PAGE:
“Live music has returned and it’s wonderful to see,” beams Morten Rygaard, fresh from gigs and festivals in his native Denmark and across Europe. For him, the pleasure of music and photography have long been intertwined. And now, as a professional working across the music industry, he gets to mix the two every day once again. “People are just going totally crazy and wild,” he laughs, “and that’s what I love to see – the emotion that music can bring into the world.”
That same thrill is easy to see in Morten. “Through music photography, I found a way to communicate and express myself,” he explains, “and I’ve known this was what I wanted to do for a very long time.” The music, it seems, came first, but not by much. A lover of bands from his earliest days, “growing up in Denmark, the radio stations were really boring,” he continues, “but my dad made a big antenna that could tune in radio Luxembourg. So, I’d listen to rock ‘n roll all day, every day, and I loved it!”
While his subjects and their audience have revelled in sound over the years, just like him, Morten celebrates the light as well. But with illumination at gigs varying between ultra-bright and almost non-existent, the right kit and skills are needed to master situations. “One of the most important things is to know everything about your ISO, aperture and shutter speed,” he explains. “You need to freeze the action so a person is sharp no matter the light, particularly as you can’t use flash for live music. The artists don’t like it and it can take away all the atmosphere, too. It’s all about making sure the shutter is fast enough to stop the subject’s motion.”
“In these situations,” he continues, “very high ISOs are required, so it’s no surprise I chose to arm myself with my trusty Sony cameras – the Alpha 1 and Alpha 9 II. When the light is brighter, I’ll use the Alpha 1 and take advantage of the high-resolution files, but when it’s very low I use the Alpha 9 II where you can shoot at crazy settings like ISO 6400 with no noise at all. Even above that, where you start to get grain, the images still look is fantastic. It reminds me of when I used to push-process film. That would always add texture, but it still looked great.”
Something else he relies on is his Sony cameras’ legendary AF performance. “The Eye Tracking AF is like nothing else I’ve experienced,” Morten says, “and I personally believe it’s the best focus system on the planet. With the focus sticking to the eye, I can easily frame the subject and I know that the final image will be 100% sharp. The Eye AF even works in the kind of high-contrast situations you’d expect at gigs, like strong backlighting or when there’s smoke and haze.”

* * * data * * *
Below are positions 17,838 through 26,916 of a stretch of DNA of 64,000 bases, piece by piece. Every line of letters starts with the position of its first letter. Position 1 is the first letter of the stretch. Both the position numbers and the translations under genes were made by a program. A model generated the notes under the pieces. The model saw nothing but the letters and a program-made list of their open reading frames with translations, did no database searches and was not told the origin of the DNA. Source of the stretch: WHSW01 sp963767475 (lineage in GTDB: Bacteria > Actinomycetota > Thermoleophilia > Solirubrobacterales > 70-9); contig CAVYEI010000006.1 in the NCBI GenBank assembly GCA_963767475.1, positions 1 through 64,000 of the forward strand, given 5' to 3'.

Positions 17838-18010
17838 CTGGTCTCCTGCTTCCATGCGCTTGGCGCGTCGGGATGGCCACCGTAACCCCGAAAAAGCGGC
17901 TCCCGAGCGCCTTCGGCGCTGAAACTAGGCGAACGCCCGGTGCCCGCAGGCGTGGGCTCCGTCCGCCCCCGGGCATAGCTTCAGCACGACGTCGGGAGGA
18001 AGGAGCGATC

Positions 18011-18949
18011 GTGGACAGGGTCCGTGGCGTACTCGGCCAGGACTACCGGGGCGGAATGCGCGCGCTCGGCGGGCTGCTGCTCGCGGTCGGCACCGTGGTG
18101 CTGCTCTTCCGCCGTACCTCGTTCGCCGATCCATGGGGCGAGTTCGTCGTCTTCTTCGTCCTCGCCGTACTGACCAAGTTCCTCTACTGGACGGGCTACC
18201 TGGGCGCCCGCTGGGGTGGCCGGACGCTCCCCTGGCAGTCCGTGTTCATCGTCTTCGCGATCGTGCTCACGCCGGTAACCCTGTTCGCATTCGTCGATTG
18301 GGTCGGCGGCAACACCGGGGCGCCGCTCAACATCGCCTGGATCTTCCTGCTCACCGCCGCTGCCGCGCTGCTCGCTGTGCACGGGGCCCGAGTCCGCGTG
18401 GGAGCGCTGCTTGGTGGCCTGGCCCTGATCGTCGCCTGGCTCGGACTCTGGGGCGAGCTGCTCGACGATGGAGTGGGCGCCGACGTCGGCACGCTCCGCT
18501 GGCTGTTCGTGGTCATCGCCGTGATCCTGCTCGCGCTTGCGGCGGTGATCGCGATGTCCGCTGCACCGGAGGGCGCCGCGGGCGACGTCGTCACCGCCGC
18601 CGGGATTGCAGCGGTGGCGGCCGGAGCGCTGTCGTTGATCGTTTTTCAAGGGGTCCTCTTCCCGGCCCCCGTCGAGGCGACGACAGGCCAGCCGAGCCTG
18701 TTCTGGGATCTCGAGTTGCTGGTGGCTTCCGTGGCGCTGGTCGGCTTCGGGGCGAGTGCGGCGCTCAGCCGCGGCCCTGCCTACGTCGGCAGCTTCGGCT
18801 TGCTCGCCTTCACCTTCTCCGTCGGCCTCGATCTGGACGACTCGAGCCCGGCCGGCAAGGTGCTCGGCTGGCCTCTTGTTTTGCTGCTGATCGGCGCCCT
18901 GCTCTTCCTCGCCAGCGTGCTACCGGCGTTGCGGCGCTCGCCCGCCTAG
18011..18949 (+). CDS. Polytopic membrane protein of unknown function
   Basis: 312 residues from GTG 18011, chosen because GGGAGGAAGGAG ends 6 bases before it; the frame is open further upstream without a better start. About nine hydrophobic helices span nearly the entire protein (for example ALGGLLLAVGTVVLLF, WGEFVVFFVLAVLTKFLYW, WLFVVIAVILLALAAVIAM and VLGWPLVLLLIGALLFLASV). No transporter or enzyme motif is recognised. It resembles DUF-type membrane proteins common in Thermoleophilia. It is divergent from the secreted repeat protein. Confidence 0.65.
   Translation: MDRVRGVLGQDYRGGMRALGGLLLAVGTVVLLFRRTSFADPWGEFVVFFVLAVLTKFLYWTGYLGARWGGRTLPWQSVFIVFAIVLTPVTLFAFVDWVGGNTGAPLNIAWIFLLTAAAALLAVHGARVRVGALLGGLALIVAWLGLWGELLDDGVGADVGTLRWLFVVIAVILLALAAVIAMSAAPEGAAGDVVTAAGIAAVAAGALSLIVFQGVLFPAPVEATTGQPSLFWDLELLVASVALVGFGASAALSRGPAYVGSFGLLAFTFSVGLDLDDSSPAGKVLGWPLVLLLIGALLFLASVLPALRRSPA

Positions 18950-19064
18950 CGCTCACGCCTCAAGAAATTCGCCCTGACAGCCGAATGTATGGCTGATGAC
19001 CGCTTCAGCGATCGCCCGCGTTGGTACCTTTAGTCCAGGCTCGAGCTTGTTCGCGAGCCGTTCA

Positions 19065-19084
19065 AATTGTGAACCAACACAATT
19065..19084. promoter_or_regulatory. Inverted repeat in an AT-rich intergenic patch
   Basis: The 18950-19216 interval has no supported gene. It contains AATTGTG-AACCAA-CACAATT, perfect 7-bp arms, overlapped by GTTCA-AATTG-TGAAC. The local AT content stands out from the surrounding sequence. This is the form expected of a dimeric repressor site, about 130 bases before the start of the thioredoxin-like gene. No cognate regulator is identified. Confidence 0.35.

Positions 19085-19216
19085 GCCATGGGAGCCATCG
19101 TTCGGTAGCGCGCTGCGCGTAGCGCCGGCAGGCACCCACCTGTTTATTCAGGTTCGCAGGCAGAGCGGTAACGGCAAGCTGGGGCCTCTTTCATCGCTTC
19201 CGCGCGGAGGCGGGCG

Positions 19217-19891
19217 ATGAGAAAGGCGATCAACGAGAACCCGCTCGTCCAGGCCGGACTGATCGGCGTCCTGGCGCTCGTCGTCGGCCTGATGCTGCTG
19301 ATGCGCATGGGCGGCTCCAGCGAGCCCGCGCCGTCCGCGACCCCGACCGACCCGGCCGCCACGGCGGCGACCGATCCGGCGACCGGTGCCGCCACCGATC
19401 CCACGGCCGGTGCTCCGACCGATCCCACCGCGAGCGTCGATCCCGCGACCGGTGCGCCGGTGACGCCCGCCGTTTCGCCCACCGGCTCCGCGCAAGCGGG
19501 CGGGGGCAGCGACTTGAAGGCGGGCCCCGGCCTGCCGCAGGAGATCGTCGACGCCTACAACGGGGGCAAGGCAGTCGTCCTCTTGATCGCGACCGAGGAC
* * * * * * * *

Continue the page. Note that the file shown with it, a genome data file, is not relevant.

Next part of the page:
Relying on his cameras’ high ISO performance and AF accuracy means Morten can get the shots he needs in the bag and move onto more creative compositions.
As every music photographer knows, you rarely have more than a few songs in which to shoot. I know I need sharp, beautiful portraits of band members, as well as shots of the stage, and any interaction with the audience. But, once those are safe, I can get more experimental. That’s where the magic really is.”
But to have that opportunity, you have to be fully prepared, Morten says. So, even if he knows the band well, he finds out what to expect by watching videos of recent shows, so he can anticipate them and imagine the shots he wants. To give himself the greatest chance of success, Morten also goes armed with a superb range of lenses. “There’s no time to change lenses at gigs, so I use four bodies fitted with the 12-24mm f/2.8 GM, 24-70mm f/2.8 GM, 70-200mm f/2.8 GM OSS II and 100-400mm f/4.5-5.6 GM OSS. Those cover all the angles from just in front of the stage, and I also have the FE 200-600mm f/5.6-6.3 G OSS for shots from the back of a stadium.”
At the end of it all, being prepared, relying on his hard-earned exposure skills and trusting his Sony gear means Morten can do what he likes to the most – play. “For me, photography is like playing and having fun. That's my mantra. I love the creative challenge and working with the light that’s in front of me. I’ve been doing this for 30 years, but I’m still looking at every shot and wondering how I can better it. That’s the fun part and my Sony Alpha gear is definitely helping me do just that.”
"An extraordinary photo challenges the imagination."